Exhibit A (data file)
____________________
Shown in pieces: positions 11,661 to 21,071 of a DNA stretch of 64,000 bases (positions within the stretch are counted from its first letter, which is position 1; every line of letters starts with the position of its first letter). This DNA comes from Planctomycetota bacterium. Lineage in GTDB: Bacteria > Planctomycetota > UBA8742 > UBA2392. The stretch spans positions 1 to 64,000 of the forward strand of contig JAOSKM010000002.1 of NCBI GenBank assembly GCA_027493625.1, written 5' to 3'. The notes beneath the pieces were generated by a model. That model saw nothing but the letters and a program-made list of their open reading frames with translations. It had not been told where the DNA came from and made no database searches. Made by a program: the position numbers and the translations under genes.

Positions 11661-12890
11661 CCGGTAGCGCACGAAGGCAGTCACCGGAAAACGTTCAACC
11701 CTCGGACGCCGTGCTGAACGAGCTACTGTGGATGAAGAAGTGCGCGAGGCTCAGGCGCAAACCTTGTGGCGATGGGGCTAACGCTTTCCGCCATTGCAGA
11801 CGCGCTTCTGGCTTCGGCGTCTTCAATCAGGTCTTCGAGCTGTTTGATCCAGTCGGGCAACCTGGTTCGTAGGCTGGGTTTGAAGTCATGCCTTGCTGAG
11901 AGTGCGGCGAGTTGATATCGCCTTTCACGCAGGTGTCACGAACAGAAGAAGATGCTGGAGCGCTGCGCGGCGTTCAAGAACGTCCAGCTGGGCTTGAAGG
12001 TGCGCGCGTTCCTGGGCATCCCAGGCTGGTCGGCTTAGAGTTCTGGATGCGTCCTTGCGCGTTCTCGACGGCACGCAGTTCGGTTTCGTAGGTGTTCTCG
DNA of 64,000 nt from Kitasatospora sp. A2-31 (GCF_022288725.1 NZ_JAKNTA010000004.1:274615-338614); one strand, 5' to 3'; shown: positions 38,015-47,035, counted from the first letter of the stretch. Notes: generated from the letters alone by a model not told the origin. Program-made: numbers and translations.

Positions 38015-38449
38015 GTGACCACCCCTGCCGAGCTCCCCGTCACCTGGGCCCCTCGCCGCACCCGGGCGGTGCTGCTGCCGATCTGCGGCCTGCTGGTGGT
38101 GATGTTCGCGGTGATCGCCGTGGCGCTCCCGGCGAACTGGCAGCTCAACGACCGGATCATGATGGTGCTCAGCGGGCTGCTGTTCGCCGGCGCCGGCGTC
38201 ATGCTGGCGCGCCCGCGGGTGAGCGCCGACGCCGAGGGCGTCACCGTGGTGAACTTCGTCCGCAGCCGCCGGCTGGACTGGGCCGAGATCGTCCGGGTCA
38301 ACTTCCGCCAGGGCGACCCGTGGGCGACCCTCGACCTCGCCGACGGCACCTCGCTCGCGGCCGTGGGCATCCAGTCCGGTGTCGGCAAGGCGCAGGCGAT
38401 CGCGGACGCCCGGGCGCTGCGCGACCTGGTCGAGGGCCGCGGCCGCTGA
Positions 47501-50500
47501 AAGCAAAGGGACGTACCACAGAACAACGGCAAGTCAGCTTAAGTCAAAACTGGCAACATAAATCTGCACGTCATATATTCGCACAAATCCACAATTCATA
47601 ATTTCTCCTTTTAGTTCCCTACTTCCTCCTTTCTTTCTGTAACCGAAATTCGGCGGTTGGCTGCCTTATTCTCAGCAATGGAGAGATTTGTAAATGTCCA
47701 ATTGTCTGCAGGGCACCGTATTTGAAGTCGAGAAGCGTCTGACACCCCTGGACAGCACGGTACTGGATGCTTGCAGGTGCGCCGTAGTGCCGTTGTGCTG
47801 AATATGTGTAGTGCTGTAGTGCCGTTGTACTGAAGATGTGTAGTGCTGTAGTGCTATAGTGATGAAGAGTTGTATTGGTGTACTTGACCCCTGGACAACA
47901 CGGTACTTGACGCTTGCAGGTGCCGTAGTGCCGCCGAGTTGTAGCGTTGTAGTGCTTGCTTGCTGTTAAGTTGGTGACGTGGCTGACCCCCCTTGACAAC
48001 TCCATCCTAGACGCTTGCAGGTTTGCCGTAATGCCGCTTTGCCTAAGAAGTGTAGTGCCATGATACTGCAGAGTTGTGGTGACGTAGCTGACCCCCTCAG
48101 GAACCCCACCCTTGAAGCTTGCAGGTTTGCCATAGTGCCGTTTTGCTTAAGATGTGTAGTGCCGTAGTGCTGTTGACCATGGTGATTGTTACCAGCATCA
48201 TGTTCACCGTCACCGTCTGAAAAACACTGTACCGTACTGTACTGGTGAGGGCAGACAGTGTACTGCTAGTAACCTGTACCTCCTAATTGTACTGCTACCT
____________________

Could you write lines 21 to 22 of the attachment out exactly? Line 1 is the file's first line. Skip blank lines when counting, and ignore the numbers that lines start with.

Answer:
48001 TCCATCCTAGACGCTTGCAGGTTTGCCGTAATGCCGCTTTGCCTAAGAAGTGTAGTGCCATGATACTGCAGAGTTGTGGTGACGTAGCTGACCCCCTCAG
48101 GAACCCCACCCTTGAAGCTTGCAGGTTTGCCATAGTGCCGTTTTGCTTAAGATGTGTAGTGCCGTAGTGCTGTTGACCATGGTGATTGTTACCAGCATCA